New figures from Google show that nearly two-thirds of pages loaded on Chrome OS devices are HTTPS sites, followed closely by Mac, Linux, and Windows.
HTTPS connections are encrypted, protecting traffic between the browser and web server against man-in-the-middle attacks. They are also seen as a key way to frustrate snooping by ISPs and governments.
"A web with ubiquitous HTTPS is not the distant future. It's happening now, with secure browsing becoming standard for users of Chrome," say Chrome's security team.
Ahead of changes to how Chrome warns users when connecting to a site over HTTP, Google has beefed up its Transparency Report with an HTTPS usage tracker.
The section shows the percent of pages loaded over HTTPS and percentage of browsing time spent on HTTPS websites, as well as a breakdown for 10 countries.
Chrome 56's stable release in January ushers in the first phase of new descriptions for HTTP and HTTPS sites. Chrome currently shows a neutral mark before an HTTP site's name in the address bar, but in Chrome 56 it will label them explicitly as 'Not secure'.
This practice will start with HTTP pages that collect passwords or credit cards, but will eventually roll out to all HTTP sites.
Other components of Google's HTTPS drive include tracking the top 100 sites that have switched to HTTPS, using HTTPS as a ranking signal for search, and its Certificate Transparency project, which monitors certificate authorities issuing the digital certificates that enable HTTPS.
Separately, the Let's Encrypt non-profit certificate authority, which provides digital certificates for free, has issued well over a million certificates to websites since its launch last November.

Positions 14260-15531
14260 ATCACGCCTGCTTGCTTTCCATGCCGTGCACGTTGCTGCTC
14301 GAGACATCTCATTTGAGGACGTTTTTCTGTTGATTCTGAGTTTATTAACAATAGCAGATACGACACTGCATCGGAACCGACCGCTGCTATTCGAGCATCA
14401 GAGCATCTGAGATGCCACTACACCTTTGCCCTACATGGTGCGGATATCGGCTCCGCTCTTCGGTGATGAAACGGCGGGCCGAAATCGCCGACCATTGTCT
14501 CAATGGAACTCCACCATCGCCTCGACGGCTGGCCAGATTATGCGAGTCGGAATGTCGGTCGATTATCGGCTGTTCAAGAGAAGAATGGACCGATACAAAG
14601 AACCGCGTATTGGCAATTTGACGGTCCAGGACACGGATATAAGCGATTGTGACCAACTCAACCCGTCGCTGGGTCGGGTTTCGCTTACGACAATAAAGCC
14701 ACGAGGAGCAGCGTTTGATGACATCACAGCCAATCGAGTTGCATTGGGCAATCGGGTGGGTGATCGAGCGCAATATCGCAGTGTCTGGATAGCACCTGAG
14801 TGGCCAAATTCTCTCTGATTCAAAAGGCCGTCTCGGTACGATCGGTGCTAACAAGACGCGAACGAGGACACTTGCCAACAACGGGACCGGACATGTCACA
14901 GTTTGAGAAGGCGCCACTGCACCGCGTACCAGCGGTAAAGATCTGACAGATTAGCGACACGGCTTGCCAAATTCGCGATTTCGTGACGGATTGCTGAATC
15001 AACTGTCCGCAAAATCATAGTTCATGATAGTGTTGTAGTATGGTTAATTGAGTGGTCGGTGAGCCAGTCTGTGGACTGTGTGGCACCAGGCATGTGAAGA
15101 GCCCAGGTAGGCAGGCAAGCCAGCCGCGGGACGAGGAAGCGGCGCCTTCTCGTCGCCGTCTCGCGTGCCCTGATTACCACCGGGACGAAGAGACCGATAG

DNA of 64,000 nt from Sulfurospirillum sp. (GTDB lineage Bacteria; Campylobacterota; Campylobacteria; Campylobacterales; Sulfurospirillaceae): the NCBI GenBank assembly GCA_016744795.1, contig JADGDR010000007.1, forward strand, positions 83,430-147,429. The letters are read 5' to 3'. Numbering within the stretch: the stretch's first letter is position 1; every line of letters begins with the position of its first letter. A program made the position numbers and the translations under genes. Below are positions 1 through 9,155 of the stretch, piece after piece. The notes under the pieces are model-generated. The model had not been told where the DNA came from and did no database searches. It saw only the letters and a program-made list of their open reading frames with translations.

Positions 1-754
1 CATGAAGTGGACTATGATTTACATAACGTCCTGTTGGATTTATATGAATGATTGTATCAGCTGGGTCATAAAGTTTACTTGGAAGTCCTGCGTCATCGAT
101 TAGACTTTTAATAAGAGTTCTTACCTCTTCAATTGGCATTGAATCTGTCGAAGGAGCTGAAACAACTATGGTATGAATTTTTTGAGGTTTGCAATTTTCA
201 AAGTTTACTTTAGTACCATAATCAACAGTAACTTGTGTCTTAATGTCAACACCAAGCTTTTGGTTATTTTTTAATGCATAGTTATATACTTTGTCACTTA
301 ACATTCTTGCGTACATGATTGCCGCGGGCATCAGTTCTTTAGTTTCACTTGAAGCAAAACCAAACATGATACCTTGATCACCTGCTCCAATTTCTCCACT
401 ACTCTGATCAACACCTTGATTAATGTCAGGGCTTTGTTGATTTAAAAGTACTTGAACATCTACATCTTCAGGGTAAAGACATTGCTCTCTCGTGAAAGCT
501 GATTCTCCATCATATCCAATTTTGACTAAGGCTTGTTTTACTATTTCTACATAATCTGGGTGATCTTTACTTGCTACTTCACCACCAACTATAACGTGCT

The share of webpages loaded by Firefox using HTTPS has climbed from 40 percent when Lets Encrypt launched last November to just under 50 percent today.
Google's HTTPS tracker shows that worldwide the percentage of pages loaded over HTTPS on Chrome on all platforms has surpassed 50 percent, up from 40 percent in mid-2015. On Chrome OS the figure is 67 percent.
Time spent on HTTPS sites currently ranges between 69 percent to 85 percent, depending on operating system. However, mobile HTTPS page loads are significantly lower, with Chrome on Android climbing from 29 percent in mid-2015 to 42 percent today.
While HTTPS usage is on the rise, there's still a long way to go before it really is ubiquitous. Google figures show that just 34 of the world's top 100 sites have enabled HTTPS by default. Some sites, including Microsoft's search engine Bing and Apple's website, for example, support HTTPS, but don't use that by default.
Google argues that switching to HTTPS for many sites has produced a "negligible effect" on search traffic. While most tech sites have enabled HTTPS, only a handful of the world's top news publishers have yet to make the switch.
However, it's hoped that all website operators will be drawn to more powerful features of the web that are aren't available to HTTP sites on Chrome, such as offline support, credit-card autofill, and HTML5 geolocation support.
Besides that, HTTP v2 means HTTPS pages now load faster than HTTP, though browser support is incomplete.
Given Chrome has one billion users, access to those features are likely to be an important incentive to web developers to make the switch.
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